The Cabinet is considering allowing foreign workers with HIV to remain in Taiwan, signaling a possible end to the government’s long-standing policy of deporting foreigners who test positive for the virus.
The proposed amendment to the HIV Infection Control and Patient Rights Protection Act (人類免疫缺乏病毒傳染防治及感染者權益保障條例) has been sent to the Executive Yuan for review, Centers for Disease Control Deputy Director-General Chou Jih-haw (周志浩) said yesterday.
If it clears the legislature, the amendment will overturn standing regulations that call for the immediate deportation of lawfully residing foreign workers who test positive for HIV.
HIV-positive foreign spouses of Taiwanese are also subject to deportation unless they can provide evidence that they were infected by their spouse.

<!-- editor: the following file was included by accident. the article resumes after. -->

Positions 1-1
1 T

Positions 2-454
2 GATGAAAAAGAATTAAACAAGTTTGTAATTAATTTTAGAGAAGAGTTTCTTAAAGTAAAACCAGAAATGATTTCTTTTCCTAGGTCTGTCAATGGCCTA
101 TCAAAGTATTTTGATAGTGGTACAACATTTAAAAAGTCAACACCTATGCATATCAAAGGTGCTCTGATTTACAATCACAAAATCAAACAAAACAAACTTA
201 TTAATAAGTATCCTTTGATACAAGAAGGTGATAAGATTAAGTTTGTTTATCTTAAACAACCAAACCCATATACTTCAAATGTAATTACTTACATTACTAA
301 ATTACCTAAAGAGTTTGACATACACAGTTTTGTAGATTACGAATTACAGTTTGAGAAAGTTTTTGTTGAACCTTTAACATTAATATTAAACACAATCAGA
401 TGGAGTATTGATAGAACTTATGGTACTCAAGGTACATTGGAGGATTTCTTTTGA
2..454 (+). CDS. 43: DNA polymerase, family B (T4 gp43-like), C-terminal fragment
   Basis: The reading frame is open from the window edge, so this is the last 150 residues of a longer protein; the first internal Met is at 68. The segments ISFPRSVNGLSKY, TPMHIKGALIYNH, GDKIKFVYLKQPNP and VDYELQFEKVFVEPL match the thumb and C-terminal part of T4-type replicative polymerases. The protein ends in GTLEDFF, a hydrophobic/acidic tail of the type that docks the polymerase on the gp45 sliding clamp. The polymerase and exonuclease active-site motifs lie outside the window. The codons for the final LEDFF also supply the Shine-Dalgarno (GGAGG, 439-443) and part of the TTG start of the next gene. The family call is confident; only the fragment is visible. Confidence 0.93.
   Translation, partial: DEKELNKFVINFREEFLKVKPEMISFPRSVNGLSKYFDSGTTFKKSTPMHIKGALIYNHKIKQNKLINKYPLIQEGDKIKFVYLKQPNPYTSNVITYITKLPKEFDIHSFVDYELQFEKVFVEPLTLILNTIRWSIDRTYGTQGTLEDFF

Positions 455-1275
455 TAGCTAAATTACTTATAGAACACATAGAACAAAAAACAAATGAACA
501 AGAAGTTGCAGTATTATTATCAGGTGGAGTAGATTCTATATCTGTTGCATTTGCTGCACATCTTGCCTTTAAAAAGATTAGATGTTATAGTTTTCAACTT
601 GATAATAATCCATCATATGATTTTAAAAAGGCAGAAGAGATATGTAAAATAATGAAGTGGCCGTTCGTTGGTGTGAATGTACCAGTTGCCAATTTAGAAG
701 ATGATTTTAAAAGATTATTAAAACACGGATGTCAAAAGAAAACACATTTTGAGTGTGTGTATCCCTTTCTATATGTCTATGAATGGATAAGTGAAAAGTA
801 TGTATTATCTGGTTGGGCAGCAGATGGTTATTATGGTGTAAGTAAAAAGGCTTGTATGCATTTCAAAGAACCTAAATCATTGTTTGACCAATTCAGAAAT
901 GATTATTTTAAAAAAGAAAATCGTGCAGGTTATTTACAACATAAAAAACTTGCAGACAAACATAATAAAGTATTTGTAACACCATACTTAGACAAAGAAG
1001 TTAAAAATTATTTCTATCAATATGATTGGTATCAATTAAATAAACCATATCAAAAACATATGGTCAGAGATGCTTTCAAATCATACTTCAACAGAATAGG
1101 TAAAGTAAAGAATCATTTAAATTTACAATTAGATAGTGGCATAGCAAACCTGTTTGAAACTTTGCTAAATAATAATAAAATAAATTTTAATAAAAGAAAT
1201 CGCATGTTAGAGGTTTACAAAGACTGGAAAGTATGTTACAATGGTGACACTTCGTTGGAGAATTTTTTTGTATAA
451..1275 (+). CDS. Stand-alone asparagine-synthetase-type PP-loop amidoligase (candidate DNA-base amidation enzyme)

Last year, 71 foreign workers were deported after testing positive for HIV, agency statistics showed.
While the new amendment would allow them to remain in the country, Chou said that it specifically prohibits the use of government funds for treatment of AIDS for foreign workers, while the government’s role in supporting treatment for foreign spouses is “still under discussion.”
The government’s policy of deporting and denying residency for foreigners with HIV and AIDS has been widely criticized by international organizations.
In a 2012 report, the Joint UN Program on HIV/AIDS listed Taiwan as one of 20 countries or regions that deports foreign residents as soon as they were found to be HIV positive.
The US Department of State’s annual global human rights report has also repeatedly expressed concern for “reported discrimination, including employment discrimination, against people with HIV/AIDS.”